- Posted July 28, 2012 by
This iReport is part of an assignment:
Photo essays: Your stories in pictures
Mexican drug cartel tries to silence photojournalists
Mexican drug cartels have implemented a policy of terror against journalists who fail to follow their wishes. Threats and brutal killings are silencing media in many parts of America and Mexico close to the shared border.
Raul Omar Martinez, president of Buendia Foundation on Journalism recently told CNN, “The power of drug traffickers has reduced a large part of the nation’s journalism to silence.”
In May, the dismembered bodies of three photographers were found, wrapped in plastic bags, in a canal in the metropolitan area of Veracrus.
Just days before the bodies were discovered, a correspondent with the Mexican national weekly magazine Proceso was found strangled in her home.
Journalists along the border from San Diego to El Paso have been summoned by suspected drug gangs after the killing of Yolanda Ordaz de la Cruz in July 2011 according to a Phoenix journalist who declined to be named.
“Sometimes they are called in when gangs wish to give them messages about what they may or may not publish,” according to the journalist who refused to give his name for fear of reprisals.
Other times, armed men summon journalists and beat several of them in front of their colleagues for refusing to obey their orders.
The U.S./Mexican border along in Arizona has become a battleground between the powerful Sinaloa drug gang of Mexico’s most wanted man, Joaquin “El Chapo” Guzman, and the brutal Zetas, a group founded by elite commandos who deserted in the 90s.
The Zetax controlled the border between 2008 and 2011 and harassed the news media. In the summer of 2011, a new group arrived which was liked to the Sinaloa Cartel and are known as the “New Generation” or “mataZetas” – the Zeta Killers.
Another reporter who spoke on condition of anonymity explained the difficulty.
“A person that was your source a few months later becomes a Zeta, and calls you up with information,” the reporter said.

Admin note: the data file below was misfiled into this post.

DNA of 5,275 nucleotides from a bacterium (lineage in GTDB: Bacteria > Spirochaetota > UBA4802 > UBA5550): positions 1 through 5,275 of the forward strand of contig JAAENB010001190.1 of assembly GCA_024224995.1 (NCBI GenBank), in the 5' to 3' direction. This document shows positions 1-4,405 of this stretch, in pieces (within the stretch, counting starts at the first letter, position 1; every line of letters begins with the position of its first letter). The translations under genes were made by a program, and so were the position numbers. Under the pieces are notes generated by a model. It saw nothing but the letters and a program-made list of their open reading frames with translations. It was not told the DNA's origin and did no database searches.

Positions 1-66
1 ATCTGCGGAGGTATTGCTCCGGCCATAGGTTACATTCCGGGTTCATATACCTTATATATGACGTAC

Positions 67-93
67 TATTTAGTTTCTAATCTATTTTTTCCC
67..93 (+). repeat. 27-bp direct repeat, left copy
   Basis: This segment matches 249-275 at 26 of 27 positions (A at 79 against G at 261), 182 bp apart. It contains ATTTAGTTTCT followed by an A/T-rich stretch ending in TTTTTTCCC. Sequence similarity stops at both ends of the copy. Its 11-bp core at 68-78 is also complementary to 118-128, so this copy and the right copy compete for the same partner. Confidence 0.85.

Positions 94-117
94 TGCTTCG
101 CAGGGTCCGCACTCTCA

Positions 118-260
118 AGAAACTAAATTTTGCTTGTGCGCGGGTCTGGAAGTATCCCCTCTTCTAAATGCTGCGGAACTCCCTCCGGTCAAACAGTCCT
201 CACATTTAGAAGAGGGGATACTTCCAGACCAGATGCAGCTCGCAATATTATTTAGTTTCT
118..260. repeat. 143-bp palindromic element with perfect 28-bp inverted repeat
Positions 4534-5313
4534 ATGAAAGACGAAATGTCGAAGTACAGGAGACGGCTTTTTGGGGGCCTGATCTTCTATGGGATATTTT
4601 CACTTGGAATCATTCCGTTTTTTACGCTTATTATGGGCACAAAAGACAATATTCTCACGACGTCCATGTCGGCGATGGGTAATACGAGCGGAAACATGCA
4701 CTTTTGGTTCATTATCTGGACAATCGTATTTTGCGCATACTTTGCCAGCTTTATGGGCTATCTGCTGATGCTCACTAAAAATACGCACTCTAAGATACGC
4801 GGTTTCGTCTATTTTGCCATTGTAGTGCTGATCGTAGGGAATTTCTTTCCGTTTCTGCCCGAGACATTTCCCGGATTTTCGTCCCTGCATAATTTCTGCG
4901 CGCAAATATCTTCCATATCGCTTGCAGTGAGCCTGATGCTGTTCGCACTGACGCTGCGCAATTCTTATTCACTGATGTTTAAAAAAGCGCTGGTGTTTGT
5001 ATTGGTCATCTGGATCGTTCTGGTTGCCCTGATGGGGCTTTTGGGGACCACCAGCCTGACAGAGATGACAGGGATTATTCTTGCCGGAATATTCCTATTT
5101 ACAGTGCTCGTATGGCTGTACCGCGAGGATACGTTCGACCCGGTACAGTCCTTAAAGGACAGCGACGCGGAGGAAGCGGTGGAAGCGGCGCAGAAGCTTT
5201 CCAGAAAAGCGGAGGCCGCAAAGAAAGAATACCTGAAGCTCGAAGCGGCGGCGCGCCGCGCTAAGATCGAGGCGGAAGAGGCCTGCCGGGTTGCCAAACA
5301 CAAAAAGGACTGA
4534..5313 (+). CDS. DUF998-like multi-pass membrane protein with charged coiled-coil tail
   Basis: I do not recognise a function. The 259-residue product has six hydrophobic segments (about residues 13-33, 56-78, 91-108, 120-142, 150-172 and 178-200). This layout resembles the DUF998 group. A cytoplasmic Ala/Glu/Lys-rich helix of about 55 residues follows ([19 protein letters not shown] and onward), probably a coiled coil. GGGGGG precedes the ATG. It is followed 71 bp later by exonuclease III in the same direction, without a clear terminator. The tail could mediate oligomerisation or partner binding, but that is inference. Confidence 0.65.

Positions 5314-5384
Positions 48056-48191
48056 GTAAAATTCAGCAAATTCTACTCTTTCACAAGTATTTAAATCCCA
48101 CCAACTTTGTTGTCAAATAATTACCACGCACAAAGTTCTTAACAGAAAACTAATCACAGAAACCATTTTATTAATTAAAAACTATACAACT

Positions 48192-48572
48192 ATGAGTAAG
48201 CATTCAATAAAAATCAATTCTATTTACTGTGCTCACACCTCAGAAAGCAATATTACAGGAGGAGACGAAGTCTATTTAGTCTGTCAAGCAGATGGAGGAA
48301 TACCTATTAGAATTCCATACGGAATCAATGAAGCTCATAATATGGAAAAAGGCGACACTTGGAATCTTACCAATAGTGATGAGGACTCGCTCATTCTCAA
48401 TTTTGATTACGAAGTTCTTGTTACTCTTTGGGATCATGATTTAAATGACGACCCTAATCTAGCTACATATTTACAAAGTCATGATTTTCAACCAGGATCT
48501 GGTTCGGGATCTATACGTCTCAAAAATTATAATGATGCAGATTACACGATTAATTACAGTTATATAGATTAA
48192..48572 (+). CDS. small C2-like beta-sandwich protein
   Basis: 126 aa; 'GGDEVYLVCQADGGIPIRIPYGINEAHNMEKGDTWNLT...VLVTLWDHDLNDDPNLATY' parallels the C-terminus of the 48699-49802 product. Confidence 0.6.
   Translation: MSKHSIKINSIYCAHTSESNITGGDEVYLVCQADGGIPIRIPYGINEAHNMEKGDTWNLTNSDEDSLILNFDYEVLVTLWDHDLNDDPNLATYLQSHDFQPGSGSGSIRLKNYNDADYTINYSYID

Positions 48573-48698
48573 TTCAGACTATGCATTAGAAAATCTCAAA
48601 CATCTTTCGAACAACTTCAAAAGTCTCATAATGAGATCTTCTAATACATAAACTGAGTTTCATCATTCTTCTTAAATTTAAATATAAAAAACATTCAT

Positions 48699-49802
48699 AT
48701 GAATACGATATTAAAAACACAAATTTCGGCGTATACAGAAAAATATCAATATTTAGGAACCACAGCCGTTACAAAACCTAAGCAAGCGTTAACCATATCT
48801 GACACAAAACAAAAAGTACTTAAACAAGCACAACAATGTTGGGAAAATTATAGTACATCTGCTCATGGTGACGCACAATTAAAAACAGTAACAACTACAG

“I asked myself, ‘what if one day the coin flips and another organization wants to pressure you?’”
“And that’s what happened” when the MataZetas arrived, said the reporter.
The U.,S./Mexican border in Arizona is now one of the 10 most dangerous places in the world to work as a journalist according to Paris-based media watchdog Reporters Without Borders. Since the start of 2011, eight media workers have been killed along this stretch.
The situation is a “combination of negligence and generalized corruption,” according to New York-based media watchdog the Committee to Protect Journalists.
While the Zetas have already imposed their rules on journalists along the border, a similar situation has occurred with different gangs in Ciudad Juarez, a city on the U.S. border with Mexico’s highest murder rate.
Following the September 2010 killing of a photographer, the El Diario de Juarez newspaper published an editorial directly addressing the Mexican drug carte.
“What do you want from us?” it said. “What do you want us to publish or not publish, so we know what to adhere to?”
While the Mexican President has announced a plan to protect journalists and in June 2012, Mexico’s Congress approved a law protecting journalists on risky assignments, the U.S. has no policy in place to accomplish the same goal.
Meanwhile the threats and killings show no sign of abating.
Some 79 journalists have been killed and 14 have gone missing since 2000, according to the National Commission of Human Rights, an autonomous state body.